Even before I met Maud I was trying to impress her. If you don’t know Maud (rhymes with ode), you’ll just have to trust me when I say that she inspires that kind of behavior. I noticed her the first time all the parents were summoned to the kindergarten class attended by her son and my daughter. She’s French, and I tend to be drawn to foreign-born parents at my kids’ school; expatriotism inspires a kind of alert thoughtfulness that I enjoy in a friend. Plus the food tends to be better at their houses.
Yes, that’s an assumption I share with Europeans: that Americans don’t care about food.
As someone who does care about food, I was determined that this charming French woman recognize me as un-American, culinarily speaking. I had my first chance when we were both chaperones on a class field trip to the grocery store. As we ambled through Produce, I made some disparaging remark to my daughter about out-of-season peaches, in the tone of voice people use when they’re pretending to talk to their children, but really are talking to the grown-ups within earshot. (You’re right, dear; it is bad to cut in line.)
It totally worked. (Or possibly she didn’t hear me.) Eventually we began to cook for each other and then with each other, and over the couple of years we got to spend together before she moved back to France, I felt I put at least a faint question mark after America’s decidedly bad food reputation.
But I never managed to seem un-American to Maud, because of this one characteristic that is, like the grin that Americans wear on the streets of Paris, a dead giveaway: my cheerful embrace of the culinary shortcut.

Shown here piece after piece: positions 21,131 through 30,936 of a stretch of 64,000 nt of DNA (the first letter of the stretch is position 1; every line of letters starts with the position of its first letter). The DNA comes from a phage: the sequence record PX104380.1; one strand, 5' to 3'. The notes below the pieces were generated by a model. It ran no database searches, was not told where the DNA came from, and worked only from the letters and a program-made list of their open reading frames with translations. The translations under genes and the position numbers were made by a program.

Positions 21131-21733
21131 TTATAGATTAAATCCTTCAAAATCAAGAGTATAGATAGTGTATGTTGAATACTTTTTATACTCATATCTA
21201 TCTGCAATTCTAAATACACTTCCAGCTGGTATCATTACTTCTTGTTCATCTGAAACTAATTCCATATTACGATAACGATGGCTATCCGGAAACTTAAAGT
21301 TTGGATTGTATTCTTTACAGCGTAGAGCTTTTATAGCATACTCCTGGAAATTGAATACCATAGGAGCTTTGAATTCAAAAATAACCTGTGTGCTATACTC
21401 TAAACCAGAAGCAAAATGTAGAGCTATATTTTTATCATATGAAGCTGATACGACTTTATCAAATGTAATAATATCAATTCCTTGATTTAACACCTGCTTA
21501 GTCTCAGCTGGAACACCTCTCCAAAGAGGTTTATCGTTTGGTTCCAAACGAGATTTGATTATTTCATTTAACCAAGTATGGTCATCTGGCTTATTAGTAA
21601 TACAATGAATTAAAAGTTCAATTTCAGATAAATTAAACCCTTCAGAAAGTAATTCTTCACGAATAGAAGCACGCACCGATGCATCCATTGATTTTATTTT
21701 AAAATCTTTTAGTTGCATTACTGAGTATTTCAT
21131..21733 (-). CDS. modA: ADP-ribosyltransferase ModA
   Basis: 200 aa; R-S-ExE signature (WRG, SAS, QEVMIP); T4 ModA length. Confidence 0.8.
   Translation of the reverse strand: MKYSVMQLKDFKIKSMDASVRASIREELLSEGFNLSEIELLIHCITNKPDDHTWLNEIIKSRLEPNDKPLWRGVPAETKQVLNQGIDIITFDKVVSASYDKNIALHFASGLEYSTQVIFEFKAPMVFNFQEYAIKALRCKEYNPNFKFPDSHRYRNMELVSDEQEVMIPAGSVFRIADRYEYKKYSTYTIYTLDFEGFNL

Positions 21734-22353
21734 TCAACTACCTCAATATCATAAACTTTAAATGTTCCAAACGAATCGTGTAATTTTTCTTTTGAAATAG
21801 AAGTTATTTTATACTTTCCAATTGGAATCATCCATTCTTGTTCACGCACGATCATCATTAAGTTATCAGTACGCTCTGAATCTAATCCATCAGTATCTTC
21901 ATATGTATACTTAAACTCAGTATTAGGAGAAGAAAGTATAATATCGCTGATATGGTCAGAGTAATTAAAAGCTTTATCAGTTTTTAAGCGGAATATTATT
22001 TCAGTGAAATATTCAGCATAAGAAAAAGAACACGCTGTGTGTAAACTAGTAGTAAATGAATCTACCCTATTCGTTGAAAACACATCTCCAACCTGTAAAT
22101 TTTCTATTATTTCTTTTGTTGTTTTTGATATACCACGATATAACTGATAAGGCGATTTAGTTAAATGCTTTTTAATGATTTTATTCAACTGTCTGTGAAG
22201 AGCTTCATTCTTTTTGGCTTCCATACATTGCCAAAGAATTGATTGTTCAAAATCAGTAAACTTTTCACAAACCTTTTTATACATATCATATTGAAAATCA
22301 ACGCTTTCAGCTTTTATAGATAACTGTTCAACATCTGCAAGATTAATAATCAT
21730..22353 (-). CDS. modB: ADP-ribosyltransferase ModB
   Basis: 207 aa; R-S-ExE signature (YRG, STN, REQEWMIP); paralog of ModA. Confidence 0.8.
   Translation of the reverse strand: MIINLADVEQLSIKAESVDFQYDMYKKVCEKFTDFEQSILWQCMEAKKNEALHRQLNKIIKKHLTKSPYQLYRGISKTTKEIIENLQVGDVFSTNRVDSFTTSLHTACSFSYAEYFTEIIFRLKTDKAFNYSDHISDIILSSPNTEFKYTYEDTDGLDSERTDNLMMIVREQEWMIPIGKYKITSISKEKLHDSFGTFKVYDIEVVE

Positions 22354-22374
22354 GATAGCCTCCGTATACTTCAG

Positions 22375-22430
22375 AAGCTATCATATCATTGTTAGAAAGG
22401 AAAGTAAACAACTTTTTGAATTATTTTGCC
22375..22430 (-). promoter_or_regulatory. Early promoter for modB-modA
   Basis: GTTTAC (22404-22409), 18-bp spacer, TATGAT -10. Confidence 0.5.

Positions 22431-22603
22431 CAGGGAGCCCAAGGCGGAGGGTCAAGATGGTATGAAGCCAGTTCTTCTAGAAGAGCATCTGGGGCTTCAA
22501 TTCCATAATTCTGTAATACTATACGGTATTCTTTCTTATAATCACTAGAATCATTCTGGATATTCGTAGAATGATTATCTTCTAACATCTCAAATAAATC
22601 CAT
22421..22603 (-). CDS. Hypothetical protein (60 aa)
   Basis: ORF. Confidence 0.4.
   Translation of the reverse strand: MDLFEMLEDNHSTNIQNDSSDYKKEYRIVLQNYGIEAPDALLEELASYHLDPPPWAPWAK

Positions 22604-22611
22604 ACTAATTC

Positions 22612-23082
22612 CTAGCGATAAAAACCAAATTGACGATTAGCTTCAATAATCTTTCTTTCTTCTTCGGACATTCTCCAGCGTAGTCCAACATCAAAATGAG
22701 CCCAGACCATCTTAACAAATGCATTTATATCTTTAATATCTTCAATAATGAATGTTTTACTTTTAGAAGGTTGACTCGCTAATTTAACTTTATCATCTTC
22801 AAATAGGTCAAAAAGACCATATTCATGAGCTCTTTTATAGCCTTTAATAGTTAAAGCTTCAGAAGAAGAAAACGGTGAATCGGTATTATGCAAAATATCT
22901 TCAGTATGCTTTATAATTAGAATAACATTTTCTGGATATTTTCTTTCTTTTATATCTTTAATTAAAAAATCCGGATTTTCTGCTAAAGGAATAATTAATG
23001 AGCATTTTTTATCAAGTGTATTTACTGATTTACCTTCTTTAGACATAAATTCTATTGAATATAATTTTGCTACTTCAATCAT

Americans love shortcuts. This is a country where you can buy premade, crust-less peanut butter and jelly sandwiches in the freezer section. Where you can buy frozen pastry dough or pre-baked pie crusts or graham crackers pre-crushed to make it easier to make a graham cracker crust. Or—screw it—just a pre-made graham cracker crust. And that’s if you don’t just go ahead and buy the pie.
In France, it’s true, if you arrive at someone’s house for dinner toting a beautiful tart, chances are you didn’t make it. They have experts to whom they cede special tasks like macarons and financiers and pain de campagne.
But they don’t buy pie at the supermarket and sandwiches at the convenience store. (Convenience store! We even put it in the name!)
Since I personally don’t buy pie at the supermarket, I felt I had a right to honorary European citizenship. I make my own mayonnaise, for goodness sake! But I still love a shortcut. Anything that helps me cook, but doesn’t do the cooking for me. Pre-peeled garlic to make salsa. Egg whites in a carton to make buttercream frosting. Bags of chocolate chips and pre-toasted almonds for piles of double chocolate biscotti.
Oh, you don’t think of chocolate chips as a shortcut? Just ask Maud. Apparently, due to the small but perceptible drop in quality that occurs when chocolate is pre-chipped, almonds are pre-toasted, and spinach is pre-washed, you’re not going to find that kind of American-style shortcut in France. They have standards to uphold.
On the other hand, American-style working-all-the-time is on the uptick. This leaves passionate French cooks (such as Maud) in a quandary: They have to do all the prep-work and the chef-work after getting home from work-work at 7. What are they supposed to do, eat at 10? Mon dieu, this isn’t Spain.
Obviously, French people need to live in America in order to cook like proper French people.